Three more bits of interesting reading


Just got back from braving the holiday shopping crowds. I got myself a housecoat. My first one ever. And I plan on wearing it all weekend — even when we visit Ron and Tanya for supper on Sunday.

Michael Geist covers OECD’s declaration that Canada is among the lowest sources of counterfeiting, despite lobbyists’ and politicians’ recent claims:

The OECD has released new data on its global counterfeiting estimates, concluding that the share of counterfeit and pirated goods in world trade is estimated to have increased from 1.85% in 2000 to 1.95% in 2007. That represents an increase to $250 billion worldwide. That is obviously a big number, but notably far lower than the claims from ACTA supporters. Copyright lobby groups have long claimed – without empirical support – that counterfeiting and piracy represents 5 – 7% of global trade. The OECD data indicates those claims are wildly exaggerated.

PalMD discusses the Ontario push toward legitimizing fake medicine:

Naturopaths like to present themselves as walking a different path to the same destination, but the truth is not so pretty. If we were to, as the naturopaths put it, help nature heal itself, we would die toothless and miserable before we hit fifty. Most of us are likely to die of either cancer, heart disease, or stroke.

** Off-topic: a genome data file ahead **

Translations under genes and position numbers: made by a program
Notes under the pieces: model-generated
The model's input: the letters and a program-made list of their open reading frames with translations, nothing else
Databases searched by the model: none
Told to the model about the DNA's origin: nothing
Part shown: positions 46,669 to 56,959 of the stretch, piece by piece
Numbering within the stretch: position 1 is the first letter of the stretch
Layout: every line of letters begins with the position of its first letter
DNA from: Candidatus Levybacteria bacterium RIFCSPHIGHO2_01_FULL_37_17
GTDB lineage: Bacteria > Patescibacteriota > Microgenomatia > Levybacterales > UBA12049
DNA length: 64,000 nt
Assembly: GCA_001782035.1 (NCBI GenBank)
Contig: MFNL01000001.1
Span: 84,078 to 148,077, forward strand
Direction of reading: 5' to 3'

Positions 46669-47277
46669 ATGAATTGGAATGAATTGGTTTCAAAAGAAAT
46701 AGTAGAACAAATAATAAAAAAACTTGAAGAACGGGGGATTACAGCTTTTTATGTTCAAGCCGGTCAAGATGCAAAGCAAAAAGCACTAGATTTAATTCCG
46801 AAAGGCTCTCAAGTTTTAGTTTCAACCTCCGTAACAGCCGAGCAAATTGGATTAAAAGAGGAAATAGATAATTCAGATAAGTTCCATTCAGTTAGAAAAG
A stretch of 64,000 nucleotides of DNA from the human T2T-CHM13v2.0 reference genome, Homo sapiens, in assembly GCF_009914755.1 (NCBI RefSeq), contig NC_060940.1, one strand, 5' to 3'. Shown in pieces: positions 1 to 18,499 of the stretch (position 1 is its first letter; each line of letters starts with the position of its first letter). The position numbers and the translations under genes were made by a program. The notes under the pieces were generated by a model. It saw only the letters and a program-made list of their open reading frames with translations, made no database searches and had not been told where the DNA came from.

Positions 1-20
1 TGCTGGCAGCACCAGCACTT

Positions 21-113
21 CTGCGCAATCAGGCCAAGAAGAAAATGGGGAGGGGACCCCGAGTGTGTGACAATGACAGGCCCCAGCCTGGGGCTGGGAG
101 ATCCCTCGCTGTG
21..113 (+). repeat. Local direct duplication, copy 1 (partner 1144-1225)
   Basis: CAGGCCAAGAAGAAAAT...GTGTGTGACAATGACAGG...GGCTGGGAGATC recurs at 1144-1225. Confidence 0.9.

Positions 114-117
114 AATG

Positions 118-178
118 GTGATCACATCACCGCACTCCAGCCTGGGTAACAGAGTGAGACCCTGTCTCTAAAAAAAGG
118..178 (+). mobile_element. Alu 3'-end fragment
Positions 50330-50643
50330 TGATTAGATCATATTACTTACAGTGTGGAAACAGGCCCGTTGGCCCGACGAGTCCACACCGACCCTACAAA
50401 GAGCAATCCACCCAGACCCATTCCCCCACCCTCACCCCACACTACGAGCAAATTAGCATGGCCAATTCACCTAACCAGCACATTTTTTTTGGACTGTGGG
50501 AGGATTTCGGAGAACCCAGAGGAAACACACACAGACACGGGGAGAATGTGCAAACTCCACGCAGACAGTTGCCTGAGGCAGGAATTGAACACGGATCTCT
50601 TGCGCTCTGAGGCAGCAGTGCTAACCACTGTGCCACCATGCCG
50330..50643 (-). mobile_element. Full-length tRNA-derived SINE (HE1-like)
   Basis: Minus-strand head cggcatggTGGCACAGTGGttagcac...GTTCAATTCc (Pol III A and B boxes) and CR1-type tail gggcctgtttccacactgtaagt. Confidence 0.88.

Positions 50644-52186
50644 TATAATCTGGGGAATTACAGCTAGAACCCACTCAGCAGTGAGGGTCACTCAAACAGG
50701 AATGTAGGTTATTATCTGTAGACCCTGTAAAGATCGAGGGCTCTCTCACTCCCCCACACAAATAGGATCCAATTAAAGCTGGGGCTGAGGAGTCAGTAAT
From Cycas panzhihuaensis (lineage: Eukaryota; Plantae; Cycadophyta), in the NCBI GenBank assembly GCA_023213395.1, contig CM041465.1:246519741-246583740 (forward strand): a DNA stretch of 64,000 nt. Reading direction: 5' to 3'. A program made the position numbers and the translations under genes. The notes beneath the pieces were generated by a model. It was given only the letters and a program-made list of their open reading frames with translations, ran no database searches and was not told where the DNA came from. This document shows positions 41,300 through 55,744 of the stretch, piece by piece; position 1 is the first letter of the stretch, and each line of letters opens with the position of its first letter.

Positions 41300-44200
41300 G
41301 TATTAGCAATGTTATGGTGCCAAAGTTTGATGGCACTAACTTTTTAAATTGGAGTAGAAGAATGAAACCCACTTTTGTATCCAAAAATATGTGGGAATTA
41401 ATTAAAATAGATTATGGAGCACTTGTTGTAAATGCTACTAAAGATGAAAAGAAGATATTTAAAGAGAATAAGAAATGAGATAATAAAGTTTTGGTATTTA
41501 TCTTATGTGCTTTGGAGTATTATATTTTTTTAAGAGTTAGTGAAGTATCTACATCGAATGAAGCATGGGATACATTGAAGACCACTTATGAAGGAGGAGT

Tears may have evolved as a defense mechanism — to elicit mercy from an overpowering human foe:

Humans appear to be the only creatures that shed tears as an emotional reaction. Other animals excrete tears to clean their eyes following an injury or irritation from dust, but only human beings cry in social situations as an expression of sadness or excitement. Hasson says that in a setting in which someone is threatened, a crying person unconsciously increases survival prospects, because an attacker understands that someone who is crying is defenseless and there is no reason to continue to attack.

Oh, and a bonus — photos from the LHC spin-up at CERN.

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